This "A Midsummers Nights Dream" is very humorous
Debate Rounds (4)
if you disagree then please give us examples and argument not just assertions that I am are wrong
show us that you have read the poem by giving us examples from the poem -as I have in the above
The resolution places the onus probandi on my opponent, please take note that according to the rules of logic we deduce from the resolution that the Spirit of the Motion suggests that the 'poem' is very humorous for everyone. When all, or some is not specified we take it to be 'all'. Since the resolution does not same: 'Many people find it humorous' or 'Some find it humorous' shakuntala has taken upon him an immeasurable burden. Personally I did not find any part of the poem even mildly funny, I found it gross. Before I begin however, let us consider some fundamental meanings:
1. Humorous: Causing laughter and amusement, being comical; having or showing a sense of humor.
2. Very: In a high degree.
Now what needs to be shown is that this 'poem' is extremely funny for all sorts of members. Since shakuntala has not provided any arguments, and the onus rests upon him I win this debate here and now; I will still provide some counter-arguments.
A1: There Is a Subjectivity In The Works of Literature:
Of all the human disciplines, the field of literature is the most subjective. While some believe Goethe to be the greatest, others believes Shakespeare to be so, and some others believe Marlowe to have that prize. In Literature there is really no say. Let us discuss then one of the most famous works ever: The Merchant of Venice. This story focuses on the Jew, Shylock who loses everything for he tried to trick a Venetica: Antonio. When the play was originally produced it was taken as a comedy where everyone enjoyed laughing at the misfortune of the Jew, who lost his house, his daughter and all his business. Over time however people have realizes that the play is extremely biased against Shylock, and what happens to Shylock is greatly saddening. The comedy was now seen as a tragedy, and a new name viz. tragi-comedy was given. Also while the style may be in a comic way, some people still find the play offensive. I wish only to show that shakuntala's play may be disliked by people, he need not prove that his style is comic, he needs to prove that people find it funny.
This same subjectivity applies to the above poem. I will quote lines and show how I, and a number of other people may be offended by these lines. I mean the poem is verbal porn.
'flaccid cocks eye gleaming with semen drop like liquid pearl' I for one do not find the imagery of male penises dripping semen very funny, I find it disgusting. Or 'the girlies their legs did spread and knees to breasts did bring as their cunnies did splay wide like gigantic tropic blooms' I realize this may be offensive to many people, including me. At best this is erotica, how is it even midly humorous. I certainly find no cause for laughter, and therefore the poem cannot be 'very humorous'.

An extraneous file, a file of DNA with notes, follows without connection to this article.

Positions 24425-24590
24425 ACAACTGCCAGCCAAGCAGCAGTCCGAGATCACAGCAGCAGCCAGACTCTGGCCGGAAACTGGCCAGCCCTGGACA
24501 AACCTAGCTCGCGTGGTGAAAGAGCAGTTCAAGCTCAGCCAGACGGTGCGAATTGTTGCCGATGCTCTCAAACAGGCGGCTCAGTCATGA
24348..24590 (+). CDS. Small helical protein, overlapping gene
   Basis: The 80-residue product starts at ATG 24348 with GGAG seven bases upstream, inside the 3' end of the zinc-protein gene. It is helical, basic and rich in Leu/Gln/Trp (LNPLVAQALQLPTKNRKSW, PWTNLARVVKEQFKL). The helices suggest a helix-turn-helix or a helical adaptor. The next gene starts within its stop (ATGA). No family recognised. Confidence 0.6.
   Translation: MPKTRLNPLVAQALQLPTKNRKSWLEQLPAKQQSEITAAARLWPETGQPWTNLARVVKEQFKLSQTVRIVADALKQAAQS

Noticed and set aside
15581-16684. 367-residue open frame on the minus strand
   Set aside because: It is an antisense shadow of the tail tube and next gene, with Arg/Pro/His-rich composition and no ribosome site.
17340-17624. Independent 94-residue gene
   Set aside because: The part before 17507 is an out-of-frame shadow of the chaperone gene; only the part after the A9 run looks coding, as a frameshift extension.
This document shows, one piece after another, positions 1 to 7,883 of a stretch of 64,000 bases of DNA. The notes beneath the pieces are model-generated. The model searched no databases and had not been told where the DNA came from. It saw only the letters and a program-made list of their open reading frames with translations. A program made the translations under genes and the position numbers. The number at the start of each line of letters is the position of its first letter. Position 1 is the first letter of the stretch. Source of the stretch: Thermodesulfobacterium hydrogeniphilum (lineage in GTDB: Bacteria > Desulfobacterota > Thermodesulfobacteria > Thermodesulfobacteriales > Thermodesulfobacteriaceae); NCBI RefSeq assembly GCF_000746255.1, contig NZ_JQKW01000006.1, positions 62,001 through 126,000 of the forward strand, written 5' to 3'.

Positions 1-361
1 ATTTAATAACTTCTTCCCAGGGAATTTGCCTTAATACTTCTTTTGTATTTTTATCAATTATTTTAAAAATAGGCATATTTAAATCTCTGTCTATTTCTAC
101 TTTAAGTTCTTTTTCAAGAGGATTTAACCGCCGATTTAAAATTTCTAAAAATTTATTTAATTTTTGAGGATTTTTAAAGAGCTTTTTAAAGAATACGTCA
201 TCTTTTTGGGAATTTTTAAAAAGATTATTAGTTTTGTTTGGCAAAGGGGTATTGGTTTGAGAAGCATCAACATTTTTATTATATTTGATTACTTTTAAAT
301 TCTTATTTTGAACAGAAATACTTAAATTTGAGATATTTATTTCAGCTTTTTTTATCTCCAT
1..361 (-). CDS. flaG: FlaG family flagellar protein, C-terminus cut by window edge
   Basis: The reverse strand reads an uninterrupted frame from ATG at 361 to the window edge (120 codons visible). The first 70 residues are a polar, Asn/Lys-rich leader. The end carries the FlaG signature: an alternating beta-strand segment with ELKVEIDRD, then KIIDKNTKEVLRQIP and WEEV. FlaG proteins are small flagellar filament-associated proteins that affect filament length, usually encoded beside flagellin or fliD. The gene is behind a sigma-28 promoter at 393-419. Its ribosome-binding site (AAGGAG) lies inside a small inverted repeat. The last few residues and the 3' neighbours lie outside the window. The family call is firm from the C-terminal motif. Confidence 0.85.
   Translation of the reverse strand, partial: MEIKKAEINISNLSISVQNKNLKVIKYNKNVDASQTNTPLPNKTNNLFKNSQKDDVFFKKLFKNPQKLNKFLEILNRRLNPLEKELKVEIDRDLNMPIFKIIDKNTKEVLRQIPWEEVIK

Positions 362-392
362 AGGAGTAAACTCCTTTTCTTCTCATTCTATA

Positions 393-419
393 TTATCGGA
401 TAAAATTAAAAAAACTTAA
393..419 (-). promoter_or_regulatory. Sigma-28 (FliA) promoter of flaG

A2: It Does Not Possess Any Form of Comic Relief, Any Certain Plot, or any fantastic Jokes:
The entire poem is devout of comic relief or any form of intellectual literary devices. I realize English is not my first language, but I did not understand half of that poem on the first read, esoteric words have been jumbled together to form a perverted attempt at art.
There is no clear line other than Puck examining naked girls and then 'ram and fvcked and cum' in them with 'great hardness and passion'. There are no jokes, and so this poem is hardly entertaining.
I did not have much to go on because Proposition while possessing the onus never presented any arguments. I have above shown that there is a subjectivity to literature, and in any case shakuntala's poetry is extremely offensive. The resolution collapses.
 Introduction to Logic, by Harry J. Gensler; Syllogistic Logic:
 Oxford Dictionaries:
 The Merchant of Venice: A Comedy? The Question of Genre In the Play:
 Merchant of Venice: Tragedy or Comedy?:
you make some good points
"Motion suggests that the 'poem' is very humorous for everyone"
and as you say
"The resolution places the onus probandi on my opponent,"
yes I accept that
which all I can say is you have given an example yourself that proves my point -as you seem to contradict yourself
1) you say about "The Merchant of Venice" When the play was originally produced it was taken as a comedy where EVERYONE enjoyed laughing at the misfortune of the Jew"
NOW YOU SAY EVERYONE FOUND IT HUMOROUS SO I ASK YOU TO PROVE THAT- JUST AS
you want me to prove that the poem MND is very humorous for EVERYONE
you say because you did not find the poem MND humorous then my claim is dis proven